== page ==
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New Opa-locka Festival Commemorates Black Liberation

Updated: Jun 8, 2021

Free Juneteenth Event Combines Black Art, Culture & Civics


The Opa-locka Community Development Corporation (OLCDC) will be hosting the Juneteenth on Ali Baba Avenue Festival on Saturday, June 19, 2021 from 4 to 9pm. The free event combines art and entertainment with workshops and interactive displays, commemorating the ongoing pursuit of Black liberation. Dr. Joanne Hyppolite, a curator at the Smithsonian National Museum of African American History and Culture, will lead a historic remembrance of the Emancipation Proclamation during the event, and attendees will enjoy food, contests, performances and art in celebration of Black culture. The festivities will take place inside the ARC and on the surrounding grounds, at 675 Ali Baba Avenue, in downtown Opa-locka.

Juneteenth celebrations date back to 1865, when news of the Emancipation Proclamation reached the most remote areas of the United States more than two years after it became law. While most Juneteenth celebrations have been local traditions, national conversations around racial equity and social justice have made Juneteenth observations more popular. In the last several years, many states and municipalities have even declared official Juneteenth holidays, as Miami-Dade County did this year.


“Juneteenth is about more than just commemorating the end of slavery. It’s about celebrating and enacting Black liberation,” said OLCDC Chief Operating Officer Nikisha Williams. “At its core, OLCDC’s mission is to liberate Black and brown people socially, economically, and politically, and a Juneteenth festival is the perfect way to celebrate that.”

Along with entertainment, the OLCDC event also includes civic activities designed to educate community members on the history of Juneteenth, financial empowerment and entrepreneurship. Attendees will also be able to explore their family trees in genealogy workshops led by Dr. Ramona La Roche, a cultural heritage expert from the Ft. Lauderdale-based African American Research Library and Cultural Center.


“Our vision for this event goes beyond just entertaining the community. We want it to be a true celebration of Black culture,” said OLCDC Arts Manager Adrienne Chadwick. “Everything from the exhibition inside the ARC to the merchandise being sold by the vendors is an opportunity to showcase how Black creativity fuels our local community and our society as a whole.”


Inside the ARC, a 4,000 square-foot multipurpose arts space, the gallery will feature Casting Shadow | Framing Histories, a visual art exhibition presenting counter-narratives of Black culture and struggle. The exhibit is curated by Tumelo Mosaka and features artists Terence Price II, Carrington Ware, and Keisha Rae Witherspoon. Attendees may also participate in an interactive art installation as they stand on the sculpture Monument/Plinth/Stoop by George Sanchez Calderon and in front of Dream Diversely by Laura Marsh, briefly becoming their own monument and a representation of a more diverse society.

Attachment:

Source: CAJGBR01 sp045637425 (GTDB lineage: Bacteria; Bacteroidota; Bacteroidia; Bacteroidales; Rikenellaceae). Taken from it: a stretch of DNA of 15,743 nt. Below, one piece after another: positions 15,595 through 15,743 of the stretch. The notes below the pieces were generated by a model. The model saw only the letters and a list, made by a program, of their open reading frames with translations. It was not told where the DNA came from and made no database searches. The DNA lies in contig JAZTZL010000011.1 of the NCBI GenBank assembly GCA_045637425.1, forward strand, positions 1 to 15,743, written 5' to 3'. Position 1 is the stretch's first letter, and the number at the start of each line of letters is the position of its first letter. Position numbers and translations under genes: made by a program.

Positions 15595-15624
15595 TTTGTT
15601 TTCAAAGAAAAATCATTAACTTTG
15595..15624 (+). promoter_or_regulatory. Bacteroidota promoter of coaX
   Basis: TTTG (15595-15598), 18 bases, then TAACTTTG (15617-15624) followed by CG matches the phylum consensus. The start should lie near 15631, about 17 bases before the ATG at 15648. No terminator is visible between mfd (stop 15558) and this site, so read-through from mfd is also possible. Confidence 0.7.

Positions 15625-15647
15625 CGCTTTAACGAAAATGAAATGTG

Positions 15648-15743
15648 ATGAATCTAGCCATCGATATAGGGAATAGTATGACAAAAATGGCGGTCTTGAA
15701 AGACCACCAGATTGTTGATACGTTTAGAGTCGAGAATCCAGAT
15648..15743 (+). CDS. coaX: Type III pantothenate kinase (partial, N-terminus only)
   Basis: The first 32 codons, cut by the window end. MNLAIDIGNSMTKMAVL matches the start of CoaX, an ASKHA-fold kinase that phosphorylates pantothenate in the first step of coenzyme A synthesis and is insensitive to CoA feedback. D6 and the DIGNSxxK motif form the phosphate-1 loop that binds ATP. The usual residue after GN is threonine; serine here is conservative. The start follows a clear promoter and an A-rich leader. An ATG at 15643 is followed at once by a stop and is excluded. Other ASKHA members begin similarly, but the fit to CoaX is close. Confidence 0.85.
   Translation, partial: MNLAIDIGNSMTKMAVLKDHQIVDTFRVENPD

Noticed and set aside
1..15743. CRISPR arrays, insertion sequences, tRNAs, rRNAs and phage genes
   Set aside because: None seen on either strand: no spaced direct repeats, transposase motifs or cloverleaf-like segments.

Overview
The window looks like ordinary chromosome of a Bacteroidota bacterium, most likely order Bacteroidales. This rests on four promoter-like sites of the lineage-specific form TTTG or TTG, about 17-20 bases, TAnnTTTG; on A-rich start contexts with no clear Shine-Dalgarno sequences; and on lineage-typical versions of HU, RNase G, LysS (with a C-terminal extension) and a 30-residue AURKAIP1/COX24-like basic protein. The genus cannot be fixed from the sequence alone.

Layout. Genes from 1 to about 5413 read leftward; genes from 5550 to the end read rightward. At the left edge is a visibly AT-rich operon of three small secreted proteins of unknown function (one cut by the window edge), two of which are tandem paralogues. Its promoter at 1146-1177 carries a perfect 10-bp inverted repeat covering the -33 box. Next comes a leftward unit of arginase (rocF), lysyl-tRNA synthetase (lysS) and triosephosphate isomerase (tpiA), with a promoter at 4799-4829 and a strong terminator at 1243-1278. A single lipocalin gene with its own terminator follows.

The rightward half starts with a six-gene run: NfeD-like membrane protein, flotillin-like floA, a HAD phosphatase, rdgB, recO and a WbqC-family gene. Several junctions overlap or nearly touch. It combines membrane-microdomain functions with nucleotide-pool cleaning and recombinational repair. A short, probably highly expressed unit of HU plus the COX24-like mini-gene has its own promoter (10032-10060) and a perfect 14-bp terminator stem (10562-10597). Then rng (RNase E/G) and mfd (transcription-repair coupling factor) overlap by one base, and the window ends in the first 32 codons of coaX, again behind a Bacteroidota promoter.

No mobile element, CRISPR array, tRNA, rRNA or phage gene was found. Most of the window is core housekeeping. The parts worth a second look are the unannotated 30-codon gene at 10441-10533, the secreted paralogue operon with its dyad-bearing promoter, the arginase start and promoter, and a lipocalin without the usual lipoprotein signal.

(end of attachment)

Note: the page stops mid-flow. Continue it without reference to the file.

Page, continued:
Performances will be held on a mainstage in the ARC’s outdoor courtyard throughout the event, featuring spoken word by Art Prevails Project and its founder Darius Daughtry, and music by the BLCK Family Freedom Sessions organized by Rashaud Michel. Food trucks and a curated selection of local Black vendors will also be stationed throughout the courtyard.


A fun addition to the event includes a Retro Family Reunion T-Shirt Competition. Prizes will be awarded for the most unique design, the family showing the most consecutive years, and the most represented family. To participate, guests should sign up for the contest at the event check-in table and wear their shirts during the event.


Juneteenth on Ali Baba Ave is made possible in part by the support of several funding and programming partners. Grant funding was contributed by Florida Humanities, Miami-Dade County Cultural Affairs, The Miami Foundation, and the National Endowment of the Arts, with additional in-kind support provided by the City of Opa-locka.


All guests will be required to wear masks for indoor activities and are asked to observe social distancing as much as possible. During outdoor activities, masks are optional for persons who are fully vaccinated while non-fully vaccinated persons will be required to wear their masks outdoors and to observe social distancing rules.


For more event information, including a full list of performers, vendors and partners, visit the OLCDC website at olcdc.org/juneteenth. Volunteer opportunities are also available, with community service hours offered to students as needed. Complete the sign-up form at http://bit.ly/junevolunteer to donate your time.


About The Opa-locka Community Development Corporation

The Opa-locka Community Development Corporation (OLCDC) was established in 1980 as a nonprofit community development corporation in order to address the distressed unemployment conditions, particularly in the Opa-locka and North Dade County, Florida, communities. Its mission is to build a strong ecosystem that supports under-resourced communities in creating an equitable and sustainable economy. For more information about OLCDC, please visit www.olcdc.org.

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